Event Title

A Contemporary Spin on Tradition: Xu Bing's Cultural Exploration

Location

CSU 201

Start Date

4-4-2011 9:00 AM

End Date

4-4-2011 10:30 AM

Student's Major

Art

Student's College

Arts and Humanities

Mentor's Name

Alisa Eimen

Mentor's Department

Art

Mentor's College

Arts and Humanities

Description

This paper analyzed the artwork of Xu Bing and his exploration of cultural values, specifically of language in China. Chinese is one of the oldest written languages of the world, with forms established by 1000CE. One of the purposes of classical Chinese calligraphy was self expression. The Cultural Revolution of the 1960s and ‗70s brought a shift to this tradition by using large characters as propaganda. Xu Bing uses prominent symbols of culture and language, stemming from the classical teaching of his parents and his work experience during the Cultural Revolution, to convey views of society, as well as to challenge them. In ―The Book from the Sky‖ he presents a confronting image of Chinese language in classical forms of scrolls and single sheets, which seems authentic but is in fact made with characters invented by the artist. The work shuns the idea of any meaning through reading and portrays the struggle of communication and keeping traditions alive. My paper argues that Xu Bing‘s artwork demonstrates how powerful cultural tradition can be in contemporary art. Culture provides the audience with easily recognized symbols and creates restrictions on the interpretation of the art.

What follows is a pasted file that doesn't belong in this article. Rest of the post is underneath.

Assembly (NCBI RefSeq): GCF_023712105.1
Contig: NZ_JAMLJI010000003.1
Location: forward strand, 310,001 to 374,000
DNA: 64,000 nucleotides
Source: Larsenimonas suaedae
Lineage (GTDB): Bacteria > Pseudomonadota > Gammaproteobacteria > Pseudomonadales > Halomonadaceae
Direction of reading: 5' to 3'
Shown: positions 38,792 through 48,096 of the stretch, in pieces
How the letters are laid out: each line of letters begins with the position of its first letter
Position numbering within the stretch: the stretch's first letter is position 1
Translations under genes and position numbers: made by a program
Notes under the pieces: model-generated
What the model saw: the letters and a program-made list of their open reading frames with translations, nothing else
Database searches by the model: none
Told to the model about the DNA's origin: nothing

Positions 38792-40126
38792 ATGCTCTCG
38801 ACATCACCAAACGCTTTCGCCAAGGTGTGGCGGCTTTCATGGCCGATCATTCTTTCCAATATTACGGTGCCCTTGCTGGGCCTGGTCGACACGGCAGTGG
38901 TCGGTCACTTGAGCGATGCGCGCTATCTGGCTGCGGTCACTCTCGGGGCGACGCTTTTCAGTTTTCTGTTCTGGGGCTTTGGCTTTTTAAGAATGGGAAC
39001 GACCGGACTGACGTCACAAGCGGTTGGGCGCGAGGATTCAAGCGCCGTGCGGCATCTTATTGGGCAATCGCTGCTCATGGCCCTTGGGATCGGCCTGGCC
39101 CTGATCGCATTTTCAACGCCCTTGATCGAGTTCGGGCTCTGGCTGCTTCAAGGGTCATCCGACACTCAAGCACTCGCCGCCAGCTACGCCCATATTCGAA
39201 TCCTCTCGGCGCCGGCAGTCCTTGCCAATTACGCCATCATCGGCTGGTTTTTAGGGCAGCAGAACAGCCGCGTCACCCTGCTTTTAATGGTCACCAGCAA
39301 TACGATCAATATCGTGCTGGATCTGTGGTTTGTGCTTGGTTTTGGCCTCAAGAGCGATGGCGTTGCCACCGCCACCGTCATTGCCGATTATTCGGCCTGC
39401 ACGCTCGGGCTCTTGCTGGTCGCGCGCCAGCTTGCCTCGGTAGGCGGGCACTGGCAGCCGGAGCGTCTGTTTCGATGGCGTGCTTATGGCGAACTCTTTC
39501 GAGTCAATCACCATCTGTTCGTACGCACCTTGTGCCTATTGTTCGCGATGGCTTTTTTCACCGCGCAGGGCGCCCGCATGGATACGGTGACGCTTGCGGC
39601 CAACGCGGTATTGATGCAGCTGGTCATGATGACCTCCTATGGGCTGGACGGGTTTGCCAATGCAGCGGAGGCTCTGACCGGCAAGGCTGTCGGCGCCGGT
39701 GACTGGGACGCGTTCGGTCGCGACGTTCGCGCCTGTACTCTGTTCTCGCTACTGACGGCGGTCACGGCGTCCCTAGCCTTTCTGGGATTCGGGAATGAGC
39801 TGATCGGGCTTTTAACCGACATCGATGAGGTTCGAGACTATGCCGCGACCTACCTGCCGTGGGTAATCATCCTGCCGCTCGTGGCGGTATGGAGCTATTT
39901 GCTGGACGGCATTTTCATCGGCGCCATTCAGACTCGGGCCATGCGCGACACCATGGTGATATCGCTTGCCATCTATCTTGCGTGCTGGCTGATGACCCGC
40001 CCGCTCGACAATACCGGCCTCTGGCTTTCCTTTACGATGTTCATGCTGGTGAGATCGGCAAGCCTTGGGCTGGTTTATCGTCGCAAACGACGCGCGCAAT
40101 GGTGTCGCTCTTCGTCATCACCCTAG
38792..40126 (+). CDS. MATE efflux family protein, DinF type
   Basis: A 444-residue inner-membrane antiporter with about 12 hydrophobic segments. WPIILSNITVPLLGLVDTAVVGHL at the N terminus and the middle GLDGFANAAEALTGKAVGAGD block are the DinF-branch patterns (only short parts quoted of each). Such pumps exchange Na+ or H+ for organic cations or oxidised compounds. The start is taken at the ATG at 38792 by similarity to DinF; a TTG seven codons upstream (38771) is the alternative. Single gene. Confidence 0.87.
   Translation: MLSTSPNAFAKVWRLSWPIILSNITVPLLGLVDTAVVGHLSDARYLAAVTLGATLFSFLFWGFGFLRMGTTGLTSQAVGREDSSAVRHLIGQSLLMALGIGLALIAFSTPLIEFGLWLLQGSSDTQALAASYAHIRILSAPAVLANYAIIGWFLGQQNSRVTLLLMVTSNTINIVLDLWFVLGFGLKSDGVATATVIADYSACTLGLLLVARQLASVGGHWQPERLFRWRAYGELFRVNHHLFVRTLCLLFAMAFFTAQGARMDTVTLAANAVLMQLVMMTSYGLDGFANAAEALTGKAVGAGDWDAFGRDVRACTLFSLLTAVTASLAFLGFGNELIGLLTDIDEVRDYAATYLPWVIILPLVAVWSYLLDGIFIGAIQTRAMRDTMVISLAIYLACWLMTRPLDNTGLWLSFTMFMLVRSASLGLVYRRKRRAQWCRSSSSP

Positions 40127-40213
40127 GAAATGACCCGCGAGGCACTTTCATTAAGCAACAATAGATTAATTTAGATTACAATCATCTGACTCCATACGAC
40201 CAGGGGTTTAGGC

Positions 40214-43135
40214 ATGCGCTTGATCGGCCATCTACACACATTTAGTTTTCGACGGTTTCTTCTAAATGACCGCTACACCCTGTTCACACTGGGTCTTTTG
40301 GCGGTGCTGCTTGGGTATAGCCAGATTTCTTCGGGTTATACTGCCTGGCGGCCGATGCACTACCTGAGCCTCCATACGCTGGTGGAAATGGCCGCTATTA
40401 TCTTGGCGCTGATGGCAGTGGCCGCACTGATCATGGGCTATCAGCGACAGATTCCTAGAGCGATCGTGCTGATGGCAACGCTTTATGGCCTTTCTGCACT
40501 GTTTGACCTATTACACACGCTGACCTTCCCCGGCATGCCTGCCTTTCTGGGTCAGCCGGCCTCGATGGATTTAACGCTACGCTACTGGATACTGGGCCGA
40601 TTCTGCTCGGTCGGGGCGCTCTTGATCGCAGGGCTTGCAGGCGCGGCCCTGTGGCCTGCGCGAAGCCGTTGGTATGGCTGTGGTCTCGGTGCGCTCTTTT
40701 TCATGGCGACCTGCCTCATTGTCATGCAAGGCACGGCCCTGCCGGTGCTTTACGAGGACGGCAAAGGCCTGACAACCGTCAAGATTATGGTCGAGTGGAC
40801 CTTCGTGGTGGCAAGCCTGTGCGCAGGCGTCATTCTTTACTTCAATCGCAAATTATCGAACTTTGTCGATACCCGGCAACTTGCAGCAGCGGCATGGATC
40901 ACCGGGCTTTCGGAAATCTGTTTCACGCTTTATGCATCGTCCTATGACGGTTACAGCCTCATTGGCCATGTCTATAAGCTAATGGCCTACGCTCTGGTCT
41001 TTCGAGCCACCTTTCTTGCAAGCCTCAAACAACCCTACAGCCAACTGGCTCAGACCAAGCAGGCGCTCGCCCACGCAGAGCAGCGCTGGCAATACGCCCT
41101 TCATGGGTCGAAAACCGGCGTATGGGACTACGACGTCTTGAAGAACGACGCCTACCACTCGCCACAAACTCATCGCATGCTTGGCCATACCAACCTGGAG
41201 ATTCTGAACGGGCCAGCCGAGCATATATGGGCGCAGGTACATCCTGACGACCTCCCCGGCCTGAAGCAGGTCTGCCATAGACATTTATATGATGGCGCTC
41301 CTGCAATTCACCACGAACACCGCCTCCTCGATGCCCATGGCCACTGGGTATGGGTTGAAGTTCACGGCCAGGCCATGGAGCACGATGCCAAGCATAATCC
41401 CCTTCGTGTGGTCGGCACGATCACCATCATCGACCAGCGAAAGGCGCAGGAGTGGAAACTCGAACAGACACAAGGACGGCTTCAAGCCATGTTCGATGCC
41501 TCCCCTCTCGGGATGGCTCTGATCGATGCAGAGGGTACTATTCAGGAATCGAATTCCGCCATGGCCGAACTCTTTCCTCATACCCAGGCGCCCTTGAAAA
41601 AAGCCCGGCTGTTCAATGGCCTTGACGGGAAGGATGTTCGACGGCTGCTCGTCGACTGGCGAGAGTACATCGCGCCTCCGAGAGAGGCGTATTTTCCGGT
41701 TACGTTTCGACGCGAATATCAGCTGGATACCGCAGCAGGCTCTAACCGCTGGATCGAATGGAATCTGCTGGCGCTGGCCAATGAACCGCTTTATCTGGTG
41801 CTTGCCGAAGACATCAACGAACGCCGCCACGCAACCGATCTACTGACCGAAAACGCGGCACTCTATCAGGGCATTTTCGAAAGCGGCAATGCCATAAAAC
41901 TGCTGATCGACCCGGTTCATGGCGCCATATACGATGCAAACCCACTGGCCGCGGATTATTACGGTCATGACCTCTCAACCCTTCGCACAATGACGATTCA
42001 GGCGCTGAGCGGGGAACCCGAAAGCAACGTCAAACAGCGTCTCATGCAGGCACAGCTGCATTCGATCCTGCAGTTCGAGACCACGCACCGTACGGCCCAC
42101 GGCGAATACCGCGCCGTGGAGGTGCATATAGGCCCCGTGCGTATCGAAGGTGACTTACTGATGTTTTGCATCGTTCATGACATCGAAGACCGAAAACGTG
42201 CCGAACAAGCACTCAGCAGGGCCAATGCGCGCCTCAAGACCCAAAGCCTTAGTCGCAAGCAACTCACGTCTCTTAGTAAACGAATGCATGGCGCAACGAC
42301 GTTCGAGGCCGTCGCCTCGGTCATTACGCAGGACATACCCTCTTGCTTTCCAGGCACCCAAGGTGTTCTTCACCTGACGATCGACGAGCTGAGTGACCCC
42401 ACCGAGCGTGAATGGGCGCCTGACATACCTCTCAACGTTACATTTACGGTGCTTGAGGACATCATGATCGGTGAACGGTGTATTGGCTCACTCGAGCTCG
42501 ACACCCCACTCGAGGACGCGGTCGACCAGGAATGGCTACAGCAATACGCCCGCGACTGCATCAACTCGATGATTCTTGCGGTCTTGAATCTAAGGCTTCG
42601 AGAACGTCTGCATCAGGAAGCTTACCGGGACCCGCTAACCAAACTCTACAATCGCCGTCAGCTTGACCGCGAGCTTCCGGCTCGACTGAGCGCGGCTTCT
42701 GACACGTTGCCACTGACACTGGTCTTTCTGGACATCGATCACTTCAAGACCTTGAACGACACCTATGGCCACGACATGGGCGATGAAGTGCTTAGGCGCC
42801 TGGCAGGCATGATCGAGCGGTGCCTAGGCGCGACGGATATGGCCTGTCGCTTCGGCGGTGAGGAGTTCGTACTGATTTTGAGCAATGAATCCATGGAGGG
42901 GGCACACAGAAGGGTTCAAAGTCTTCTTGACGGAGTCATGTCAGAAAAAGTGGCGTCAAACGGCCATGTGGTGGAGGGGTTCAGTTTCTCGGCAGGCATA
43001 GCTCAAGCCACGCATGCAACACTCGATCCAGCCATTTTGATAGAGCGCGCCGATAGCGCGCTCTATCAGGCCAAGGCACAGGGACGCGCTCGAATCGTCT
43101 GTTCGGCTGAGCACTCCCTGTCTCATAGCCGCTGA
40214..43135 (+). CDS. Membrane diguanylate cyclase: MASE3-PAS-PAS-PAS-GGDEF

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Apr 4th, 9:00 AM Apr 4th, 10:30 AM

A Contemporary Spin on Tradition: Xu Bing's Cultural Exploration

CSU 201

This paper analyzed the artwork of Xu Bing and his exploration of cultural values, specifically of language in China. Chinese is one of the oldest written languages of the world, with forms established by 1000CE. One of the purposes of classical Chinese calligraphy was self expression. The Cultural Revolution of the 1960s and ‗70s brought a shift to this tradition by using large characters as propaganda. Xu Bing uses prominent symbols of culture and language, stemming from the classical teaching of his parents and his work experience during the Cultural Revolution, to convey views of society, as well as to challenge them. In ―The Book from the Sky‖ he presents a confronting image of Chinese language in classical forms of scrolls and single sheets, which seems authentic but is in fact made with characters invented by the artist. The work shuns the idea of any meaning through reading and portrays the struggle of communication and keeping traditions alive. My paper argues that Xu Bing‘s artwork demonstrates how powerful cultural tradition can be in contemporary art. Culture provides the audience with easily recognized symbols and creates restrictions on the interpretation of the art.

Recommended Citation

Obermeyer-Kolb, Karen. "A Contemporary Spin on Tradition: Xu Bing's Cultural Exploration." Undergraduate Research Symposium, Mankato, MN, April 4, 2011.
http://cornerstone.lib.mnsu.edu/urs/2011/oral-session-01/5